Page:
In case you missed it: it’s Mayo’s year, again.
They deserve it, after all, having toiled away as the nation’s GAA sweethearts for so long without just reward. And sure who would begrudge it to them? I’m fairly sure that if you asked a Mongolian herder a few hundred miles outside Ulan Bator this week who he would like to win on Saturday, he’d go for the Connacht champions. The answer is especially clear this year as they line out against everybody’s favourite GAA baddies: Tyrone.
For us Tyrone fans, there is a familiarity to this, just as Mayo fans must be bored with the timeworn “deserving” narrative. We know 31 counties plus New York and London and the rest of the universe are against us in our endeavours, but hey, that’s okay.
While the topics change, we are used to dealing with the idea that our team never quite plays the game the way the rest of the country would like them to. There is often a sense that our wins are only half-wins, that they are victories with the shadow of something not quite right lurking behind them. Very often, the players and management are considered to be just that wee bit too cute to be gain full entry to polite GAA society.
What made us such enemies of the people? GAA is as woven into family histories and awarded exactly the same romantic respect in Tyrone as it is in other counties, if not more. In a place where identity and belonging is not quite as automatic or straightforward as it might be elsewhere in the country, sport can take on an added significance. In large parts of Tyrone, following GAA falls somewhere between breathing and eating in the natural way of things.
If we’re to boil it down, the biggest problem with us seems to be in winning, which we didn’t do that much in Dublin until the 2000s. My now deceased father, my brothers and I grew used to making the long trip to Dublin, through lengthy army checkpoints both ways, to see our plucky team being beaten. It was acceptable then to achieve wins in Ulster but not to go further, at least not more than once.
When we did, people didn’t like us as much and then very quickly started to dislike us a lot. We’ve now reached a point where if Tyrone’s top players burst on to the field made up like Batman’s Joker and proceeded to hold up the stadium, some commentators would shrug and think, yeah, typical Tyrone.
You might say we’re very easily annoyed, and this is possibly true. Alas, this is how things develop when you’re the common enemy. Dublin have had a taste of this in recent years too and, believe it or not, it could in time even happen to those lovely fellows in Mayo.
In Tyrone, we even manage to get cross at how people pronounce the name of our county. Imagine! For the record, it’s not TIE-rone, in the same way it’s not Kerr-EYE. The only occasion on which this rule might not apply is in match chants - Tih-rone doesn’t make for a great one. But only we get to decide on that, not you.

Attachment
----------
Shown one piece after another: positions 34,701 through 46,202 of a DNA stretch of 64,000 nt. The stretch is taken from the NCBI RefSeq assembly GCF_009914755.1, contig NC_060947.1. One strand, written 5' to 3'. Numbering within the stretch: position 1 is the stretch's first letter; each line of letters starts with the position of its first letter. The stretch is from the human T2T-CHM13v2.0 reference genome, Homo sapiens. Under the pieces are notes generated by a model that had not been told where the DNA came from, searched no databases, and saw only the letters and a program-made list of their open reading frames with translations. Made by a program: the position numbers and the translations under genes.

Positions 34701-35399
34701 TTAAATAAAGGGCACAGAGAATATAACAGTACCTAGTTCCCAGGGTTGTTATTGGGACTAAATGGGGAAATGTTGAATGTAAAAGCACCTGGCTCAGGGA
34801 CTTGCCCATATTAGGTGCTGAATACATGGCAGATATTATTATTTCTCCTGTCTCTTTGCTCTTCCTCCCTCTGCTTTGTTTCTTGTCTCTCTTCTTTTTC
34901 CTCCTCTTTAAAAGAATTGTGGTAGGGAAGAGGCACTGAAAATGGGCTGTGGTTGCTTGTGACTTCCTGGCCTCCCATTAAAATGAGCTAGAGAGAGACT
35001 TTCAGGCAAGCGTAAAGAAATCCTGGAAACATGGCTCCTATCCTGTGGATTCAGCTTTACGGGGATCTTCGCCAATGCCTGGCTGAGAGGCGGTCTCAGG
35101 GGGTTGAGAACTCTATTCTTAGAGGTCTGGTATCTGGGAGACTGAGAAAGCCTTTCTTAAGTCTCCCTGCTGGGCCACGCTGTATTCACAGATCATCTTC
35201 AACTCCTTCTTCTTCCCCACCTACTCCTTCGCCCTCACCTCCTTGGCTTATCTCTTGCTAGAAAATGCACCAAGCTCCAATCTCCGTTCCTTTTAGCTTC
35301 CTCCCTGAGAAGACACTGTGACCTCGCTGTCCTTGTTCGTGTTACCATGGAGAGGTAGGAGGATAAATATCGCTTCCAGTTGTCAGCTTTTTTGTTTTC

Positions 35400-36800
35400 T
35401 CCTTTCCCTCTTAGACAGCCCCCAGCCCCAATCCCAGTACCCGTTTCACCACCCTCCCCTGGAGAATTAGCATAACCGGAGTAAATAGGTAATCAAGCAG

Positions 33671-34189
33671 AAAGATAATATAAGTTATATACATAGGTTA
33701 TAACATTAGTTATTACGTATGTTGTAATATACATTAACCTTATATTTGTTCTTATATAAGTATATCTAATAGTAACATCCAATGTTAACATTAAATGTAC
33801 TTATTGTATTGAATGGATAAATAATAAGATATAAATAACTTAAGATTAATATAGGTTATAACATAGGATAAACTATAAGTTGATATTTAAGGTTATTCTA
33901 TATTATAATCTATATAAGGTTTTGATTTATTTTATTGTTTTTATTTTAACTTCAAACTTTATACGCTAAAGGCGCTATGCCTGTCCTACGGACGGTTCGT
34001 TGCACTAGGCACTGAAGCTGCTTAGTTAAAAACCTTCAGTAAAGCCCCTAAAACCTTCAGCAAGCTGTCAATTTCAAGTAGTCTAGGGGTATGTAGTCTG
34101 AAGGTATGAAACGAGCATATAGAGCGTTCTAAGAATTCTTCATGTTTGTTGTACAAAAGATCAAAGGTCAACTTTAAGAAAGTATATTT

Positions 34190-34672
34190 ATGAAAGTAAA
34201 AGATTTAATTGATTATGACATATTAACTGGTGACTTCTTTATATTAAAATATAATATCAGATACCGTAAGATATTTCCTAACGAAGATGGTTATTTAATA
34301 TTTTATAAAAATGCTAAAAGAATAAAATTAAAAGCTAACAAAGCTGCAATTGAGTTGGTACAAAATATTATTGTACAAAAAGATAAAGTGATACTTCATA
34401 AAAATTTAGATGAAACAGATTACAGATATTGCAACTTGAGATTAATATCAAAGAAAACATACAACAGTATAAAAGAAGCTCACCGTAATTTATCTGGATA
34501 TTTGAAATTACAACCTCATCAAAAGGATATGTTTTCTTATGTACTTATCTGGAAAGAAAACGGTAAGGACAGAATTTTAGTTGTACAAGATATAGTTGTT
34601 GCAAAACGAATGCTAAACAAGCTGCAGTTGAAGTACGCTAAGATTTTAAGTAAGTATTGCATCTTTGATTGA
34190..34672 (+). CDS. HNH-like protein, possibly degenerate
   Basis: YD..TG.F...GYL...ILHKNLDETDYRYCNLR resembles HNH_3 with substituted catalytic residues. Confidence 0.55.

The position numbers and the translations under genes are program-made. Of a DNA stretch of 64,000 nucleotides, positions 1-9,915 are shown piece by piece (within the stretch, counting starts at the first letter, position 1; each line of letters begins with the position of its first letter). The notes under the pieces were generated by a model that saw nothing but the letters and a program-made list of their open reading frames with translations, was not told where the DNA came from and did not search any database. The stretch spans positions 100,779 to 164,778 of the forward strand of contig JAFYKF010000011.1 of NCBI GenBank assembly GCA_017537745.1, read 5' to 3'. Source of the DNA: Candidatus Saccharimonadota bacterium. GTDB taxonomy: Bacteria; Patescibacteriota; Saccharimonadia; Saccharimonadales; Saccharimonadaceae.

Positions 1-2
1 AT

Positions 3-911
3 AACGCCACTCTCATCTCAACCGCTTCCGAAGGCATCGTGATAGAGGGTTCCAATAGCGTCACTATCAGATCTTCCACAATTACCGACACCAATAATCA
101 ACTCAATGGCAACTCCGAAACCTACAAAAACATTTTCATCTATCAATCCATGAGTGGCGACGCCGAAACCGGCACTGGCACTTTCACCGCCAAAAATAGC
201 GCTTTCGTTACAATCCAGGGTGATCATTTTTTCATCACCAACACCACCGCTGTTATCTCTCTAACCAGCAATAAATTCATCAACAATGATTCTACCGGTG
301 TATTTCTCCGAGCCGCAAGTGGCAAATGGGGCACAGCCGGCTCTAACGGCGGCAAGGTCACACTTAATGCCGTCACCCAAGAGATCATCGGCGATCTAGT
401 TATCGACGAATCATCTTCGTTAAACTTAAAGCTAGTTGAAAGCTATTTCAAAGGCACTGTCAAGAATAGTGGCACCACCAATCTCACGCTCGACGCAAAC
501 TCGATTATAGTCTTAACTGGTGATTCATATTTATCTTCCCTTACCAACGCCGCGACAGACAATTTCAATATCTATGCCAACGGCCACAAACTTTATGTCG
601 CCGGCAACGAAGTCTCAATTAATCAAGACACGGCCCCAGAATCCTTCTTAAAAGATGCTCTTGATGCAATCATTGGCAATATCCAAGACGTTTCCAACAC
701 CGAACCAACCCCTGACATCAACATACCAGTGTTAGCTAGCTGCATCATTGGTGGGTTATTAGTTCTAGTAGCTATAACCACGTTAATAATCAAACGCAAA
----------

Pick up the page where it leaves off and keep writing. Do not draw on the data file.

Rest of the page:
Speaking of Kerry, it’s now nearly two weeks since we beat them or, rather, since they lost to us, since an awful lot of commentary seemed to suggest that is what actually happened. Why did Kerry, the truest GAA county of all, lose to the northerners who were meant to have been carelessly weakened by illness? There was nearly a sense that if the Tyrone players had been a shade more lethargic on the field on the weekend before last, or shown up looking a little green, some people might have been happier.
As it happened, the match turned out to be just that: a meeting of teams that were more or less able for each other. Without the much-criticised two-week delay to the semi-final, this near equality presumably would not have been delivered. It was hard to work out what some would have preferred in the end - were a diminished Tyrone supposed to come down from “up there” to be justly beaten and head home again? Perhaps.
But don’t get me wrong, while the widespread designation of Tyrone as the evildoers of the modern game can be irritating and utterly infuriating when it comes with a soupçon of bias, it can also be welcome, and is particularly so this week, as we stare down the barrel of a match with Mayo’s matinee idols.
I’m no sportswoman, but I’m told nothing steels a team more than other people really wanting you to lose or believing you deserve to do so. Tyrone printers have been busy churning out T-shirts bearing Kieran McGeary’s defiant and baiting words from the win against Kerry: “They said we wouldn’t, they said we couldn’t, I’ll tell you what, we did.” As inspirational quotes go, it’s not quite JFK, but for Tyrone fans, it might as well be. Here’s hoping he has another one ready to unleash on Saturday.